Monday, 31 January 2011

More visitors

The weekend involved yet more visitors to the studio in Haslingden. Five school colleagues, friends of the See Gallery's Jackie, spent Sunday afternoon viewing the work and enjoying the atmosphere of the place. I sometimes find myself taking it for granted, so it's always good to be jolted back to the realisation of how unique the place is - housing the majority of Dave Pearson's artwork, which is extraordinary both in terms of its quality and quantity.

These photographs show how different the studio is now from the place that I 'inherited' after Dave's death. Although it simply holds too much work to function effectively as a gallery, it at least offers a clean and fresh environment to store the work; and in some areas such as the upper corridor (top photograph) and the entrance room (immediately below) it provides something approaching a gallery display. 

More, it contains half a century of an artist's work, so it's unique as a place to explore his life and development as an artist. Most of the work remains unsorted, let alone catalogued, so a visit also retains the sense of being an exploration and an adventure as you pick your way through seven rooms full of paintings large and small, prints, drawings, notebooks - all the paraphernalia of an artists life. 

Sunday, 23 January 2011

The stag on the ceiling

It has been an eventful week; on Thursday I took two head teachers from local junior schools around Dave Pearson's studio. One of the heads had participated, at her previous school, in a scheme organised by the National Gallery called 'Take One Painting'. A painting from their collection was used as a source for exploration by the school-children. This could simply turn out to be a week of art lessons, or it could be a term of study researching something that developed out of looking at and studying the artwork in depth - perhaps a history project; research on costumes; or looking at customs from another time or from another culture. Anything that the children might wish to discover from the painting and follow in their own way, guided by the teachers.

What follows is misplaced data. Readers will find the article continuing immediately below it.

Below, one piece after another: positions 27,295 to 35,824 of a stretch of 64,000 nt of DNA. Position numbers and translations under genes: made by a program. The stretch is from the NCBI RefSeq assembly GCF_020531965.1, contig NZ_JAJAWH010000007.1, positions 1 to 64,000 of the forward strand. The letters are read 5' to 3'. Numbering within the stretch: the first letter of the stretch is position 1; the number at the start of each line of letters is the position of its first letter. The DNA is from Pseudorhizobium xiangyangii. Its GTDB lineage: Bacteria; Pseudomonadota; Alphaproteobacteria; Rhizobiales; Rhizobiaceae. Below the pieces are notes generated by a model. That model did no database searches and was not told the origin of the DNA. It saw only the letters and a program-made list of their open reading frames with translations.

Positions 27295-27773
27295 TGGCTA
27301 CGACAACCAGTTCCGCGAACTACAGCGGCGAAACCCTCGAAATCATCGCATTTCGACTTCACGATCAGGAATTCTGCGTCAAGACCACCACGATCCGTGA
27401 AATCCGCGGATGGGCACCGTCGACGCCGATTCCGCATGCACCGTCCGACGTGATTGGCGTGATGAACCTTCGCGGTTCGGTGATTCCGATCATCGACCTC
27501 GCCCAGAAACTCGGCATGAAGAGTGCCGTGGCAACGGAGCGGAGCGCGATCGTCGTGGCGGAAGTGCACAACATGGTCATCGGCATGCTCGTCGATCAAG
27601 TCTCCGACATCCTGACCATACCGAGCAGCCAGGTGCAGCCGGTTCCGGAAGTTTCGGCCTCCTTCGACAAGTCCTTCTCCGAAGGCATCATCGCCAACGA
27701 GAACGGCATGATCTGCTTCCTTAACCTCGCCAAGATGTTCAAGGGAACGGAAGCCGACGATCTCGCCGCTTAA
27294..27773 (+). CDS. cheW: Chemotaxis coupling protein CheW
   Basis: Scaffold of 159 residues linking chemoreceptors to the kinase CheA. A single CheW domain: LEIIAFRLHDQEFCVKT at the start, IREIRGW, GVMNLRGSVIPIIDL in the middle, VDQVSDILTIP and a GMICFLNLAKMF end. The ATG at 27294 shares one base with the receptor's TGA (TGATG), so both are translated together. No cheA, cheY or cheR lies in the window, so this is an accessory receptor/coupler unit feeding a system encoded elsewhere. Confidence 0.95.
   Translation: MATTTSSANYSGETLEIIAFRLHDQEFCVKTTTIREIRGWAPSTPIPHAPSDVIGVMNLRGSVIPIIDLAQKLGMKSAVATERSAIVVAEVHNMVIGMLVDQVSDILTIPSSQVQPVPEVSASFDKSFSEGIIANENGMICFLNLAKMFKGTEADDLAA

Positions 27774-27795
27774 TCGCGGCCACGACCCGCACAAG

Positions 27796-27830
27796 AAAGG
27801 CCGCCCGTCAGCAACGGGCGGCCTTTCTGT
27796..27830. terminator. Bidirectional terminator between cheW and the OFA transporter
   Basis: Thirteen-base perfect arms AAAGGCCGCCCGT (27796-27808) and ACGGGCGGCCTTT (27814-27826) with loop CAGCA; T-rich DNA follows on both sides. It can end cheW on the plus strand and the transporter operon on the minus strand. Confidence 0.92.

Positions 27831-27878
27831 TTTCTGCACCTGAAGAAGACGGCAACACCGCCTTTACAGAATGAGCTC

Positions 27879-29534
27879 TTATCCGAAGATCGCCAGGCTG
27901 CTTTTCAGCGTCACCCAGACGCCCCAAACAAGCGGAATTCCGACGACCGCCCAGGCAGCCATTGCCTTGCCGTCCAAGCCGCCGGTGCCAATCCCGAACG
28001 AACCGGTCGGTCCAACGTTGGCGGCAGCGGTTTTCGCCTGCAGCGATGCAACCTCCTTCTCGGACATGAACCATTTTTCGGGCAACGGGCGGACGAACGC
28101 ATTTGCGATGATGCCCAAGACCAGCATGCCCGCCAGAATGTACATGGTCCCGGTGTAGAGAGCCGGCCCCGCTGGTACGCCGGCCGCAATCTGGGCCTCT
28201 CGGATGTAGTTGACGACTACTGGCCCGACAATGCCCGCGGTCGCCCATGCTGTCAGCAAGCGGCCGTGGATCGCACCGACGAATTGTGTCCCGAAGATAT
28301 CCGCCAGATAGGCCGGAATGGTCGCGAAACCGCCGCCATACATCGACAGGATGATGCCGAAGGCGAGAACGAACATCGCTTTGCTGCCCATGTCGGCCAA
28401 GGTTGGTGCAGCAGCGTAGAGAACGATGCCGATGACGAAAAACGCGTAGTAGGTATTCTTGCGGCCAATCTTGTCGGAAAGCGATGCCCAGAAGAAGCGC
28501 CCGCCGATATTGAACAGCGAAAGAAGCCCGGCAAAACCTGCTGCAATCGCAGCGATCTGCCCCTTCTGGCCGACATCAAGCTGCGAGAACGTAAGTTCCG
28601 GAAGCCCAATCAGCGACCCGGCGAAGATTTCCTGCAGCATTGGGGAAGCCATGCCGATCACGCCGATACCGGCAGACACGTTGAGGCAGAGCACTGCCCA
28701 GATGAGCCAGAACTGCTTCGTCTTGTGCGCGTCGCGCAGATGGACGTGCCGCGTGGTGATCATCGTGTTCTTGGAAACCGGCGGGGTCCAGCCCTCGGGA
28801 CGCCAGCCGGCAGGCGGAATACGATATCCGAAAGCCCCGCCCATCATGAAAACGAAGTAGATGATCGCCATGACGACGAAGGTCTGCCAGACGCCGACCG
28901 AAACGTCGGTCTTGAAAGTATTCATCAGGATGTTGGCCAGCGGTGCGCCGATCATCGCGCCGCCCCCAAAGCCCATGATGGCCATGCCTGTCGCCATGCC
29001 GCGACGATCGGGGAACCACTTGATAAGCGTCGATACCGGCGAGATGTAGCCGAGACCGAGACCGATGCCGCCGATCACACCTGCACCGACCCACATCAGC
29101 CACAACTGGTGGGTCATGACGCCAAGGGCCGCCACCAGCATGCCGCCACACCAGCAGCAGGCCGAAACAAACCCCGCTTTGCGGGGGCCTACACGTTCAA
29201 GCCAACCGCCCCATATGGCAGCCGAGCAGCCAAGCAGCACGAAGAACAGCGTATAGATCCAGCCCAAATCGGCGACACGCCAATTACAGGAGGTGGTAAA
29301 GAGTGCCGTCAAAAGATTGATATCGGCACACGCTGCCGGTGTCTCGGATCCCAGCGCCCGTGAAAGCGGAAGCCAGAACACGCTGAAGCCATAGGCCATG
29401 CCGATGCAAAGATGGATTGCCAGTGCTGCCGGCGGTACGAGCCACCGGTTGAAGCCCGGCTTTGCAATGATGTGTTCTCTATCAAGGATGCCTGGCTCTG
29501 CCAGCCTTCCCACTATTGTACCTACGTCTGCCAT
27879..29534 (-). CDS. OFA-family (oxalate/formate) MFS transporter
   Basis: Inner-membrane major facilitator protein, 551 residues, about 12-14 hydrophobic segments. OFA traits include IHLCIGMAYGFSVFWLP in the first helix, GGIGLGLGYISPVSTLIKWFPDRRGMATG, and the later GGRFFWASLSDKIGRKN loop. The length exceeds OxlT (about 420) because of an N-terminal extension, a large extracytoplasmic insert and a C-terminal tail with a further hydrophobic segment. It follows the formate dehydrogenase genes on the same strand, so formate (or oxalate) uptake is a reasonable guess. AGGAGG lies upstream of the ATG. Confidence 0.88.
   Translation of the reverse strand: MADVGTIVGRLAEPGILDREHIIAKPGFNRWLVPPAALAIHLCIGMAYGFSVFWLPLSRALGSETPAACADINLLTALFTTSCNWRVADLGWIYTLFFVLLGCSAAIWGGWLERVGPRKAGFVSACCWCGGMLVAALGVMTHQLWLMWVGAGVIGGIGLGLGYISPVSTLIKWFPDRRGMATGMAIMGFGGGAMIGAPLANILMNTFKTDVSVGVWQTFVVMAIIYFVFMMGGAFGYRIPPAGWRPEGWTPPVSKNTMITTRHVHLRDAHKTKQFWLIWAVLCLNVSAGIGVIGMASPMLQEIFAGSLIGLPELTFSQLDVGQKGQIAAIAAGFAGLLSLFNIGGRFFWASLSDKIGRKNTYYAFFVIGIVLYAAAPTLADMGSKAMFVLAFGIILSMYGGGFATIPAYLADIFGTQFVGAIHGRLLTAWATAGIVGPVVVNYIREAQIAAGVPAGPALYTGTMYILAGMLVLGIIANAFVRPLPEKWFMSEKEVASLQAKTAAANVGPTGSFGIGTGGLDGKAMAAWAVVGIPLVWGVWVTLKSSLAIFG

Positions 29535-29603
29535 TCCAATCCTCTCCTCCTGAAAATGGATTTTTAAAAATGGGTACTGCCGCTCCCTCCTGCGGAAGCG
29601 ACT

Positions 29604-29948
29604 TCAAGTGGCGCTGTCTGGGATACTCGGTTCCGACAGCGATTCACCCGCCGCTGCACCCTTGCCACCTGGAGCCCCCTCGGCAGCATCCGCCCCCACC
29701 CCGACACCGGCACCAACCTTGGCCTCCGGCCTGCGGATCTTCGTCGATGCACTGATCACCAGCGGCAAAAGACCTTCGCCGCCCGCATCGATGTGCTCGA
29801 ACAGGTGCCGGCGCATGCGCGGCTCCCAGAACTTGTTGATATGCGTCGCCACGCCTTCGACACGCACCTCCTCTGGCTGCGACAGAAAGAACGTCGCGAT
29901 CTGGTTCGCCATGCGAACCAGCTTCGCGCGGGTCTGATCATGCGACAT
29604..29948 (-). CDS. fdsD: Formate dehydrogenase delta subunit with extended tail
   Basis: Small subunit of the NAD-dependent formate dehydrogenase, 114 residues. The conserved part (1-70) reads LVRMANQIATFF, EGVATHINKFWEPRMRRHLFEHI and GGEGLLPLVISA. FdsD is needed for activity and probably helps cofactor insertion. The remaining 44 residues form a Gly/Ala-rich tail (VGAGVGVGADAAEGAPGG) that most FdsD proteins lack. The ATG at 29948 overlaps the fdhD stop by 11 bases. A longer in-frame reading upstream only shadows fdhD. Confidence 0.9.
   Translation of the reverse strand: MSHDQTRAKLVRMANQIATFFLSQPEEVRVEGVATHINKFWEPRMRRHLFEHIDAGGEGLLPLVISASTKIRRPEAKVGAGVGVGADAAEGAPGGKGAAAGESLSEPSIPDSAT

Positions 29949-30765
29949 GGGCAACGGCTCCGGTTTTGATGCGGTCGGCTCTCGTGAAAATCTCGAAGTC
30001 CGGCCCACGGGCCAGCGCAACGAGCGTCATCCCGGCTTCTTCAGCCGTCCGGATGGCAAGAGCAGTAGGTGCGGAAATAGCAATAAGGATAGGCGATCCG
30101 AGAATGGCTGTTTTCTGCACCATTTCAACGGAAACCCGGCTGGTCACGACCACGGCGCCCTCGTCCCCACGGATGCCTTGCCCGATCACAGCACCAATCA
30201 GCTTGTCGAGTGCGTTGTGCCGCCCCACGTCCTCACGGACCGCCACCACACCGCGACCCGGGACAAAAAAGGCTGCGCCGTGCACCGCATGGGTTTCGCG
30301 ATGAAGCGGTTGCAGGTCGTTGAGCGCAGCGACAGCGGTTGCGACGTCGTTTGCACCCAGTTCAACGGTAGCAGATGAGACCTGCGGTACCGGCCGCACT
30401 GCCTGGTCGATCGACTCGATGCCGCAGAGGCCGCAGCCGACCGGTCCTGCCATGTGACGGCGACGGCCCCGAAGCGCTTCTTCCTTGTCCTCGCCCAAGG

This had been so successful a project that she wished to follow it with something similar in her new school - which happens to be in Haslingden. Dave Pearson's work had been mentioned, and so the visit was arranged in order to look at his work in the context of the studio, and discuss how we might choose a piece of his work and work together on such a project. The heads were very excited - it's early days yet, but I know this is the kind of thing that Dave would have loved and applauded. 

Then yesterday I met up with a collector I've got to know through his enthusiasm for Dave's work. Over the past couple of years he has bought a good number of pieces from the Trust - always well chosen and considered. Having visited his house I know that wall-space is now at a premium, so he had the idea of mounting a largish piece on the ceiling of his bedroom. Unconventional, and something I couldn't quite imagine - so I was presented with a pen-drive full of photographs of the piece in situ. He has even developed his own hanging system with specially designed slotted plates, and screw fittings with washer heads to hold the painting securely in place. Our collector friend is delighted at the result, and is now considering adapting another ceiling - and an even larger painting!